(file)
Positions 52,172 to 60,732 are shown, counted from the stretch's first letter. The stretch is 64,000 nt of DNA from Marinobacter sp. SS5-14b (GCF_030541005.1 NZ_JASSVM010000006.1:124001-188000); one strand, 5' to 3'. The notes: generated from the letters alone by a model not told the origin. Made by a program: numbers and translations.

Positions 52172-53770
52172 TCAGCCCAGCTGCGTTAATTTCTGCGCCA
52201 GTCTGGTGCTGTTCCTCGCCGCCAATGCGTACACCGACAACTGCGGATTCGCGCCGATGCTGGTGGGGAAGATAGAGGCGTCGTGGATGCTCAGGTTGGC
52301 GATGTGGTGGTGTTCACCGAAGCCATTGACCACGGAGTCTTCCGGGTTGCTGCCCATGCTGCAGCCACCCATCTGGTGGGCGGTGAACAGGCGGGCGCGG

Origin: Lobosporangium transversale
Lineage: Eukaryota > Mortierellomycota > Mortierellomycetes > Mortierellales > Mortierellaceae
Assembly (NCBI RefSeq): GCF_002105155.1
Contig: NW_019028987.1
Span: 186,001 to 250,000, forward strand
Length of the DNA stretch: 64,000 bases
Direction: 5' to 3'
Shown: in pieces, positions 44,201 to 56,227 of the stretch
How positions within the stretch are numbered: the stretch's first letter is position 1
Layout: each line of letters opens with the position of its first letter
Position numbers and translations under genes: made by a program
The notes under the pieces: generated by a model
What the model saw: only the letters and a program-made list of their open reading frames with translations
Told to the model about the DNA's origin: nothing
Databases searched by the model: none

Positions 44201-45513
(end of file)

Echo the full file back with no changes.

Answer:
Positions 52,172 to 60,732 are shown, counted from the stretch's first letter. The stretch is 64,000 nt of DNA from Marinobacter sp. SS5-14b (GCF_030541005.1 NZ_JASSVM010000006.1:124001-188000); one strand, 5' to 3'. The notes: generated from the letters alone by a model not told the origin. Made by a program: numbers and translations.

Positions 52172-53770
52172 TCAGCCCAGCTGCGTTAATTTCTGCGCCA
52201 GTCTGGTGCTGTTCCTCGCCGCCAATGCGTACACCGACAACTGCGGATTCGCGCCGATGCTGGTGGGGAAGATAGAGGCGTCGTGGATGCTCAGGTTGGC
52301 GATGTGGTGGTGTTCACCGAAGCCATTGACCACGGAGTCTTCCGGGTTGCTGCCCATGCTGCAGCCACCCATCTGGTGGGCGGTGAACAGGCGGGCGCGG

Origin: Lobosporangium transversale
Lineage: Eukaryota > Mortierellomycota > Mortierellomycetes > Mortierellales > Mortierellaceae
Assembly (NCBI RefSeq): GCF_002105155.1
Contig: NW_019028987.1
Span: 186,001 to 250,000, forward strand
Length of the DNA stretch: 64,000 bases
Direction: 5' to 3'
Shown: in pieces, positions 44,201 to 56,227 of the stretch
How positions within the stretch are numbered: the stretch's first letter is position 1
Layout: each line of letters opens with the position of its first letter
Position numbers and translations under genes: made by a program
The notes under the pieces: generated by a model
What the model saw: only the letters and a program-made list of their open reading frames with translations
Told to the model about the DNA's origin: nothing
Databases searched by the model: none

Positions 44201-45513